Aberdeen bypass to bring down costs for North Sea firms

The Aberdeen Western Peripheral Rout is expected to bring down costs for North Sea suppliers and operators
Aerial Photographs Aberdeen Western Peripheral Route / AWPR Pictured is the connection of the A93 with the Southern Leg of the AWPR at Peterculter and Milltimber. Pictured on 06/10/2018 Picture by Darrell Benns.

Supply chain costs for oil and gas firms in north-east Scotland are expected to drop as a result of the newly-opened Aberdeen bypass, according to transport bosses.

The majority of the £1billion Aberdeen Western Peripheral Route (AWPR) opened in December, cutting congestion at traffic blackspots in and around the city.

Asco, which supports the North Sea oil and gas sector from its Peterhead base, expects costs for North Sea suppliers and operators to drop as a result of the development.

The firm has seen journey times cut by up to 20 minutes on major routes, bringing savings which can then be passed on to customers, as well as improved quality of life for drivers.

Transport and distribution manager Willie Smith also expects to see more firms bring their operations closer to the new route.

He said: “Looking at the benefits to the industry overall, the AWPR will help make goods more accessible and the transporting of them more efficient, resulting in reduced supply chain costs for both suppliers and operators across the region.

“We can also expect to see many companies make a strategic move, bringing their operations closer to the AWPR, where the improved route will have a direct and positive impact on their individual businesses.

“The reduced journey times will allow us to pass on benefits to our clients which include a more efficient service, a quicker turnaround of cargo, and improved levels of safety.”

Areas like the south of the city have been among those to see reductions in congestion, along with approaches to the notorious Haudagain Roundabout on North Anderson Drive and Auchmill Road.

Fellow logistics firm Peterson, which is based in Aberdeen, has also seen a dramatic reduction in journey times.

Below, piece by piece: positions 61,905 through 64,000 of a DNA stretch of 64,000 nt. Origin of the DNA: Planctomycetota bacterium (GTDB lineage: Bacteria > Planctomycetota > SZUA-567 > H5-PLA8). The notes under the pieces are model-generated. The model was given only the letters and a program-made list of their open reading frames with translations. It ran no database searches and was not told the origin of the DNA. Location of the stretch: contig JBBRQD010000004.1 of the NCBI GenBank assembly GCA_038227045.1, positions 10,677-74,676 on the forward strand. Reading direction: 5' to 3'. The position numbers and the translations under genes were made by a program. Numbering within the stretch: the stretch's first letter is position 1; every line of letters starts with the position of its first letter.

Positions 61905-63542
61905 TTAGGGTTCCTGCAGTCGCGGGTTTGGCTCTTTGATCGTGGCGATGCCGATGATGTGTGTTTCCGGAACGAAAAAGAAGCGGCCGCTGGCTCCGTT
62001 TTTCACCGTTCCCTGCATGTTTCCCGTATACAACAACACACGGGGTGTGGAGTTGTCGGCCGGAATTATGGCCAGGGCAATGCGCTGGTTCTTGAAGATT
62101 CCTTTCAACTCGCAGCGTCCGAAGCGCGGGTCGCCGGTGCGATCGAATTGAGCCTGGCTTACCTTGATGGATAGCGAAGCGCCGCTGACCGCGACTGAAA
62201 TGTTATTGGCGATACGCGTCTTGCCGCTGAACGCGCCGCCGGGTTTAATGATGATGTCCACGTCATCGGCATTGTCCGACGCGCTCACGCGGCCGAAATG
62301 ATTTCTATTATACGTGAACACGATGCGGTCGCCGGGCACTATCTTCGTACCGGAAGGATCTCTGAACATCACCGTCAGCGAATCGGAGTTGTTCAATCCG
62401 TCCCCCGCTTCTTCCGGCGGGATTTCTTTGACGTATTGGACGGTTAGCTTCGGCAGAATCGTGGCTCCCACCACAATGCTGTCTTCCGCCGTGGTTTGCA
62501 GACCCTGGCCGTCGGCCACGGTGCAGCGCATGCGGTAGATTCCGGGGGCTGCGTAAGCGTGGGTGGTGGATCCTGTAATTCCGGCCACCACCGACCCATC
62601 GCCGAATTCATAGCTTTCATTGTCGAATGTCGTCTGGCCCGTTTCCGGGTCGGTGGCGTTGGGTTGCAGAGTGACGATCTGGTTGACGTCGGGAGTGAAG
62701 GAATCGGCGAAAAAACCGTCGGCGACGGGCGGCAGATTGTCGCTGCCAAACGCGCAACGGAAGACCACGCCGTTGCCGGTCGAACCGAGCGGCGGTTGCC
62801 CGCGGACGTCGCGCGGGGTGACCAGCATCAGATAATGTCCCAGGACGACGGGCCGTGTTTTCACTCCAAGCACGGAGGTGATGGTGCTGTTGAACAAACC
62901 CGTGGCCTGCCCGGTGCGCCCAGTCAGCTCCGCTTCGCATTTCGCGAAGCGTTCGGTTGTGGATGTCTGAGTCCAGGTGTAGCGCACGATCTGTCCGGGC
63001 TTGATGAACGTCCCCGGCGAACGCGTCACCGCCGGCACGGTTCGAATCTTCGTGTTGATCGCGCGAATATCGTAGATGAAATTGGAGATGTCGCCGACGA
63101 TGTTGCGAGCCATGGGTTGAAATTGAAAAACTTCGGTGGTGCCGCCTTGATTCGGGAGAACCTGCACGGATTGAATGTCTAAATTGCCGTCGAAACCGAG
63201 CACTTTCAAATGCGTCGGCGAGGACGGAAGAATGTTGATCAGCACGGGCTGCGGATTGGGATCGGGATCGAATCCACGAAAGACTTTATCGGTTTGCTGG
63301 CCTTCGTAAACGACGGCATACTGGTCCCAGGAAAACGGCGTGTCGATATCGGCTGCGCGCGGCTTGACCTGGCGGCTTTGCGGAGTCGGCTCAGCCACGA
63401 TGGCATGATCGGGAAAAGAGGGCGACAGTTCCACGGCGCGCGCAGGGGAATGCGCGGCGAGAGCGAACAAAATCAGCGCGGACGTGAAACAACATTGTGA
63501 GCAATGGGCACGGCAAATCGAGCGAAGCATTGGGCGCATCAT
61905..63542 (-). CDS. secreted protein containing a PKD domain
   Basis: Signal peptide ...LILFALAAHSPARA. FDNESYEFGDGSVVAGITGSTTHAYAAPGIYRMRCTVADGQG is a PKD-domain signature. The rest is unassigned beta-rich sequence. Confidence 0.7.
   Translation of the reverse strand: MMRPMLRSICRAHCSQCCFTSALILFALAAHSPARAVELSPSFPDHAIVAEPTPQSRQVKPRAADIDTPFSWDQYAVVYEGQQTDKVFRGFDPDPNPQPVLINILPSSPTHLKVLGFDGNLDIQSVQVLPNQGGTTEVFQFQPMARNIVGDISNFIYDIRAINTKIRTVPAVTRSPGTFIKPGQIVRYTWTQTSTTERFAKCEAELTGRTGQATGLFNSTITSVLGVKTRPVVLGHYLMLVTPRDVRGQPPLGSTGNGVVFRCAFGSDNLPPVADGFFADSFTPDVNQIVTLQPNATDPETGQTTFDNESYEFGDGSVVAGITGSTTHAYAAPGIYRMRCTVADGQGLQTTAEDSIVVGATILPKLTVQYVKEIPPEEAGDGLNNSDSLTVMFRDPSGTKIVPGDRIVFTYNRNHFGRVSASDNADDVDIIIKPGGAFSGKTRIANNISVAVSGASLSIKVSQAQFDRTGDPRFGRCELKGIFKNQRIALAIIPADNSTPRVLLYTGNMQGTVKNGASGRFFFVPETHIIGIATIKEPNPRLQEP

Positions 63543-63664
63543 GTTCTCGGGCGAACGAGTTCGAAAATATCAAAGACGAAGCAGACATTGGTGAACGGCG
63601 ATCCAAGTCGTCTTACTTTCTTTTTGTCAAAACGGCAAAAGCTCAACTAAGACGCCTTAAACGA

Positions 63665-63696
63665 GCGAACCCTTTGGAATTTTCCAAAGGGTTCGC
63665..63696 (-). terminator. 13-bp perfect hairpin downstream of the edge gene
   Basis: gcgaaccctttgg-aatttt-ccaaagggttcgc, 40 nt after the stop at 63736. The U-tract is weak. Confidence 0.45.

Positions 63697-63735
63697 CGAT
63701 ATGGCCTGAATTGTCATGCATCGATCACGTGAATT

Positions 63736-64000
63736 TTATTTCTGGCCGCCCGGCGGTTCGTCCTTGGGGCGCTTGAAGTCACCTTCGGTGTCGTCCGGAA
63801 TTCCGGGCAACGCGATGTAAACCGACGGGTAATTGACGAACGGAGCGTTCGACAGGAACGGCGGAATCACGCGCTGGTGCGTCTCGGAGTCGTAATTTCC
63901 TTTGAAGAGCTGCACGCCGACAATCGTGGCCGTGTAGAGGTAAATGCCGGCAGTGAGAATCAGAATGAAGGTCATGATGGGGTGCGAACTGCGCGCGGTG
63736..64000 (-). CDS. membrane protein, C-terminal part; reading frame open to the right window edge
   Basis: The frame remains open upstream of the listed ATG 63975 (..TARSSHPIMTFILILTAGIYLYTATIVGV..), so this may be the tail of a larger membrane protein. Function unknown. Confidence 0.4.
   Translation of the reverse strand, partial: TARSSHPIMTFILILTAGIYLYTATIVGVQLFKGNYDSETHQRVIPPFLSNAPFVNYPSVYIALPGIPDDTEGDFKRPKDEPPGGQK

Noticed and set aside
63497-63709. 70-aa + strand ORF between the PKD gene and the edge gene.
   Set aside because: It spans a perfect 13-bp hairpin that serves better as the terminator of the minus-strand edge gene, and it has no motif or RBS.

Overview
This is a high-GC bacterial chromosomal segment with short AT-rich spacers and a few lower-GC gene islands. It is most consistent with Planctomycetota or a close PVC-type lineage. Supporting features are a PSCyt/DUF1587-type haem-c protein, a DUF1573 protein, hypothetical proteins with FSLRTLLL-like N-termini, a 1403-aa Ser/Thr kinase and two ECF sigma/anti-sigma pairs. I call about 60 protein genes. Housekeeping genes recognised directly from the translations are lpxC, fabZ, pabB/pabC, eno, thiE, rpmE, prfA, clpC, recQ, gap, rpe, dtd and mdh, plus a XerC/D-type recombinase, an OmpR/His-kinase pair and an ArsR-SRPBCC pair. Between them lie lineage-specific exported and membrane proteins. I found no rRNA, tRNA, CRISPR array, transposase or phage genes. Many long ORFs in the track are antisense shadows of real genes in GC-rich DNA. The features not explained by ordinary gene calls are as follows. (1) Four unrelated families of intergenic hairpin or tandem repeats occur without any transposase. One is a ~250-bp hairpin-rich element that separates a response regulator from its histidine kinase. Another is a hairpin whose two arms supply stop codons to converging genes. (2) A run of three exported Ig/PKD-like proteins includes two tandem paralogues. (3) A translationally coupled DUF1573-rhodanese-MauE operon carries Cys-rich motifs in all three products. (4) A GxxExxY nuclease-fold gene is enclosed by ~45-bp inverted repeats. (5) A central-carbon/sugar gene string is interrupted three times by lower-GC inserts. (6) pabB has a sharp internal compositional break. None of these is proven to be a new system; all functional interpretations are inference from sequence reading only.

Regional director Chris Coull said: “At Peterson we have already seen a benefit from the AWPR resulting in reduced traffic flows in central Aberdeen and avoiding bottlenecks in and around the harbour, Bridge of Dee and Altens areas.

“An example of this is the journey from Montrose to Dyce that previously took our drivers 90 minutes is now done in 60 minutes due to avoiding traffic at the Bridge of Dee.

“This dramatically improves our day-to-day operations and benefits our clients as well as the community as we can avoid travelling through residential areas such as Kincorth and reduce the number of vehicles passing school entrances.

“We are very much looking forward to the full AWPR route opening so we can benefit further by avoiding challenges at Dyce and the Haudagain Roundabout.”

Transport body Nestrans has echoed those comments, adding that the bypass brings business benefits for the whole region in terms of improved access to the central belt.

Director Derick Murray believes energy firms are among those that can expect to see the biggest improvements.

He said: “It is really good news for business in general with that improved access to the central belt, which will be of huge benefit.

“Better access from Peterhead to Aberdeen will also be of particular benefit to the energy logistics firms.

“The bypass is not even fully open yet but we have seen significant reductions in traffic on Auchmill Road, Anderson Drive, the approach to Bridge of Dee and this has all been pretty much as we had hoped.

“Journeys for the likes of Balmedie to Stonehaven are hugely reduced, 20 minutes is around the standard cut in time that we have been seeing.

“Taking away that traffic congestion is a huge part in improving the quality of life for people here in the north-east.”